“It’s Monday morning quarterbacking,” Shahar said of the second-guessing. “I’m sure if there was a positive outcome, maybe there would be a different perception.”

Lessons learned

Berenstein disagrees with assertions that Utrip’s closure was a result of mismanagement. However, he acknowledged something he would have done differently, in hindsight. Knowing what he knows now, he said he would have objected to the timing of the oversight review during the acquisition process.

“I certainly would not have agreed to it being 48 hours before the deal was going to close,” he said. “I would have said, ‘let’s do it two weeks ago.'”

Berenstein said he wishes he had more time to communicate with investors and clients but the last-minute review didn’t make that possible. In the weeks since Utrip shut down, he has been working to sell off company assets to try and get a return for stakeholders.

Aimee Willig, the lawyer referenced in Berenstein’s email to customers, declined to comment for this story. A search of bankruptcy filings and other court records did not show any pending cases involving Utrip.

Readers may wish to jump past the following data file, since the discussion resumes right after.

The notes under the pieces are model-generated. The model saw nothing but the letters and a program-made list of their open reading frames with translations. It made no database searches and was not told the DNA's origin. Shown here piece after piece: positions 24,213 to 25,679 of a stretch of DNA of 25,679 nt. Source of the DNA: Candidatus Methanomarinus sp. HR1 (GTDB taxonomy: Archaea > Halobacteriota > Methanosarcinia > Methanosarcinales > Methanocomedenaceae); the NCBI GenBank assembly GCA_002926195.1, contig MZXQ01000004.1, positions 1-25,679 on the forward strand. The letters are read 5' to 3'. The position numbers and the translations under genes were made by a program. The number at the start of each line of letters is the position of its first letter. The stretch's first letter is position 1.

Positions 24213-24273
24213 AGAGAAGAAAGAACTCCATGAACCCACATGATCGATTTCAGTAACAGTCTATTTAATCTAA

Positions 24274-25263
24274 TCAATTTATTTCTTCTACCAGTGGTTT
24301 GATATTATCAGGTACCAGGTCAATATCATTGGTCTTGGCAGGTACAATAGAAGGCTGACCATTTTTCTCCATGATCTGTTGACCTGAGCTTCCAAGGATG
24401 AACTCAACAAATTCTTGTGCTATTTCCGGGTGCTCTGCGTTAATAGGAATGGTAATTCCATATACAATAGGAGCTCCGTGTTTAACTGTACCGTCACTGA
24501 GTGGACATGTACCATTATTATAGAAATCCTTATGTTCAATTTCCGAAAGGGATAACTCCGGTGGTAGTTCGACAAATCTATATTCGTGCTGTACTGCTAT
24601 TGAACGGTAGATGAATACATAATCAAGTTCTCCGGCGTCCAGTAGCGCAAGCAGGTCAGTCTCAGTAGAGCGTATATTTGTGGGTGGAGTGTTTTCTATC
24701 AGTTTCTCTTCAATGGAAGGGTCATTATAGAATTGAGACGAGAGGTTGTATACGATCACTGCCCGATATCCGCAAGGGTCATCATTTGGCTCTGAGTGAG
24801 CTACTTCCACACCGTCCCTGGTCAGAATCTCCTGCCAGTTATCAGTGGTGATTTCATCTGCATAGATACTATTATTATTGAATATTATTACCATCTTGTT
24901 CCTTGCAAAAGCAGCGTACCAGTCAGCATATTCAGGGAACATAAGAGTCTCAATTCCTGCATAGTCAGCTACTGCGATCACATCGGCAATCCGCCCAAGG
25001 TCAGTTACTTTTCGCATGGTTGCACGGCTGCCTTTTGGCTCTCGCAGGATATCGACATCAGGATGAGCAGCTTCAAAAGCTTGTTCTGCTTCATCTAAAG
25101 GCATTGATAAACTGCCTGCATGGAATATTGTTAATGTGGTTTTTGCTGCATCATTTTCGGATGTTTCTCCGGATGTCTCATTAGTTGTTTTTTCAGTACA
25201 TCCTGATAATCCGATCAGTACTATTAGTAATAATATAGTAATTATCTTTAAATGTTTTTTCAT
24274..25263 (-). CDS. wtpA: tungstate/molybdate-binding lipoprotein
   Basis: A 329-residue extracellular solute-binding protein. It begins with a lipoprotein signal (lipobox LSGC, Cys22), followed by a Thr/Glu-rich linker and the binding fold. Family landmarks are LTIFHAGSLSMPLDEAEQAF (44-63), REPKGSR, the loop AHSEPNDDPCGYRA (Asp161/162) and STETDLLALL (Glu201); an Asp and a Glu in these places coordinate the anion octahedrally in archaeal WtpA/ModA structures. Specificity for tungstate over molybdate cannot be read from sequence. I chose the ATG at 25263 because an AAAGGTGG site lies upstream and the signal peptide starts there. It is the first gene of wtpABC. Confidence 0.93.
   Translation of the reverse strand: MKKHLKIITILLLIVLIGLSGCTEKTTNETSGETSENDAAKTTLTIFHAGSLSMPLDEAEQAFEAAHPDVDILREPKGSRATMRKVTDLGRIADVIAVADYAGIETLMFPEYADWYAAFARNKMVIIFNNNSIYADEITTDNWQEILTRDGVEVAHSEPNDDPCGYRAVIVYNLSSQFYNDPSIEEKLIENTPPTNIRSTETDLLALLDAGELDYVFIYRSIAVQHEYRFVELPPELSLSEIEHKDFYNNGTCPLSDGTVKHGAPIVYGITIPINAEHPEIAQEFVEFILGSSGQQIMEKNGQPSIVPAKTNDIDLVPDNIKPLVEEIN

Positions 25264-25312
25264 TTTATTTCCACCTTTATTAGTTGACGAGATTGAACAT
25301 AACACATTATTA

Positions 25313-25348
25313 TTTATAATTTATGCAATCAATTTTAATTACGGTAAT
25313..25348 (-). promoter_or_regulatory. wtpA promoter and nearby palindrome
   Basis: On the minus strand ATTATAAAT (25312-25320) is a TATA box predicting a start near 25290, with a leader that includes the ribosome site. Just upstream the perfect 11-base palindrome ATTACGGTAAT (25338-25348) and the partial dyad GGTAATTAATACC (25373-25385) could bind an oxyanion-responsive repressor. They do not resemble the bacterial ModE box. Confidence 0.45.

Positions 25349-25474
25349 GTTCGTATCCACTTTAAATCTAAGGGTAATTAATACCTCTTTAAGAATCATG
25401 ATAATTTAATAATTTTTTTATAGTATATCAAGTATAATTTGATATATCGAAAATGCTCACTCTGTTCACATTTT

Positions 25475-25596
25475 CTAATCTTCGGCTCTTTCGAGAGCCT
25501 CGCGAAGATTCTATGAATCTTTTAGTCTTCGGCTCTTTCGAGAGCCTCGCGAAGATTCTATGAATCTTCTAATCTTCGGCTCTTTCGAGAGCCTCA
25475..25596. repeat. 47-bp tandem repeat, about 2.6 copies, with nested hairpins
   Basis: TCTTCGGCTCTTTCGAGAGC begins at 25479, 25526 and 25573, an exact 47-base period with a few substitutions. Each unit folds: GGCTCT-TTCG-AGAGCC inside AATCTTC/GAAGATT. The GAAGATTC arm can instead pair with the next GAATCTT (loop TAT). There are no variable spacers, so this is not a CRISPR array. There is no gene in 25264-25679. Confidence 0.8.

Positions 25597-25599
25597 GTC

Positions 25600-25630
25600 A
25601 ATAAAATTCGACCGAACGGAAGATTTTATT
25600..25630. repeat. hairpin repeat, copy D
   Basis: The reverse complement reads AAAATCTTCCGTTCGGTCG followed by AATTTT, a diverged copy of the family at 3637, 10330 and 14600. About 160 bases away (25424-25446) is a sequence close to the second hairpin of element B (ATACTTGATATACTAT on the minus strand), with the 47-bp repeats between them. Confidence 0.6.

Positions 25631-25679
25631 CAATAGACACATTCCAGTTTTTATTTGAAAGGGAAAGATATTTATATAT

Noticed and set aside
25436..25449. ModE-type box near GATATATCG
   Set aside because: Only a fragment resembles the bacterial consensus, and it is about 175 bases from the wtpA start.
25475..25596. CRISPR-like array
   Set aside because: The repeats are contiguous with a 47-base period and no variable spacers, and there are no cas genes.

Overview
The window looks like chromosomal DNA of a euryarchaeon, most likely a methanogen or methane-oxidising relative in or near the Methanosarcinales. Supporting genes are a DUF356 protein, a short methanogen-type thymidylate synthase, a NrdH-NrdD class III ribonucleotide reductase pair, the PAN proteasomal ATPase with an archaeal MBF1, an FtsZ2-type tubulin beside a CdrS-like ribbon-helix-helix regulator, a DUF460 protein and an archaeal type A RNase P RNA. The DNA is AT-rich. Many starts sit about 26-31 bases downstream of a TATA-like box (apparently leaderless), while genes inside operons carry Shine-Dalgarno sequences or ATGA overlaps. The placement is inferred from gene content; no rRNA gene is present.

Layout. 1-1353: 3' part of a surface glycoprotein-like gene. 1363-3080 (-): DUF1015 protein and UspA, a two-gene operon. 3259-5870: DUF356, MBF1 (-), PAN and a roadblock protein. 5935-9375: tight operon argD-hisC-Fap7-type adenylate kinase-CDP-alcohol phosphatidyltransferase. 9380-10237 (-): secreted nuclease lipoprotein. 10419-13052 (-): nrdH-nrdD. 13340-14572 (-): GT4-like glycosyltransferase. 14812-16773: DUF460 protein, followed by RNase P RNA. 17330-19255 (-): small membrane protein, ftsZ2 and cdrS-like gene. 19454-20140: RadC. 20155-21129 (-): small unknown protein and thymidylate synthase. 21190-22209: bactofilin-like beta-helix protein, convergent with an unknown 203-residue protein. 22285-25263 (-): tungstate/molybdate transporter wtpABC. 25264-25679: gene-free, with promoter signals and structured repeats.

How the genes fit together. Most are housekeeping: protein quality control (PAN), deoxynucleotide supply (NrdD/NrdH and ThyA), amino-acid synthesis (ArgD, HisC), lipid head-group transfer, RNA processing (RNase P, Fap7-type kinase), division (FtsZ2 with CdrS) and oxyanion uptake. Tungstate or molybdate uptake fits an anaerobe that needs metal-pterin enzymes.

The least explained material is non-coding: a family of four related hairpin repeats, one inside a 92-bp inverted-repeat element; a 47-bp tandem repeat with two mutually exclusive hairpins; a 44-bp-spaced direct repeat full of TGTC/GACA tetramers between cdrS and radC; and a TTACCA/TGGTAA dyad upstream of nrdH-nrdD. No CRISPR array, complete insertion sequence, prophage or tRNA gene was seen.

“Everything happened really quickly,” Berenstein said. “We did the best we could to give both our clients and our team the longest possible notice that we could to try to ease the transition whenever possible.”

Shahar echoed his co-founder. “We were fighting to get the thing done until the very end,” he said. “That was part of it, to continue to serve all of the clients and all of the investors and all of the team members until the very end. Once it was clear that there was no path forward, information was made available.”

But that doesn’t satisfy the ATL Airport District, which is out $10,000 as a result of the closure.

“It was a deal that fell through at the last minute but that has nothing to do with the fact that we paid him for a service that he did not provide, so we’re highly upset,” Andrews said.

Asked what lessons she learned from the experience she said, “We’re now super cautious with the partners that we do business with. We’re probably not signing any annual agreements and we’re going to look more into the longevity of whatever company that we’re looking at.”

Berenstein expressed regret about what happened with the ATL Airport District. “I’m really sorry,” he said when GeekWire asked him about the situation. However, he noted that software-as-a-service products renew automatically on an annual basis.

Andrews did receive a notification when the subscription was up for renewal. She contacted Utrip with questions about the service but had a hard time getting answers, even when she was connected directly with Berenstein.

Berenstein said he was working throughout the process to do right by all of the company’s stakeholders.

“I’m sorry that I wasn’t responsive,” Berenstein said, “but as you can imagine it was a very challenging time.”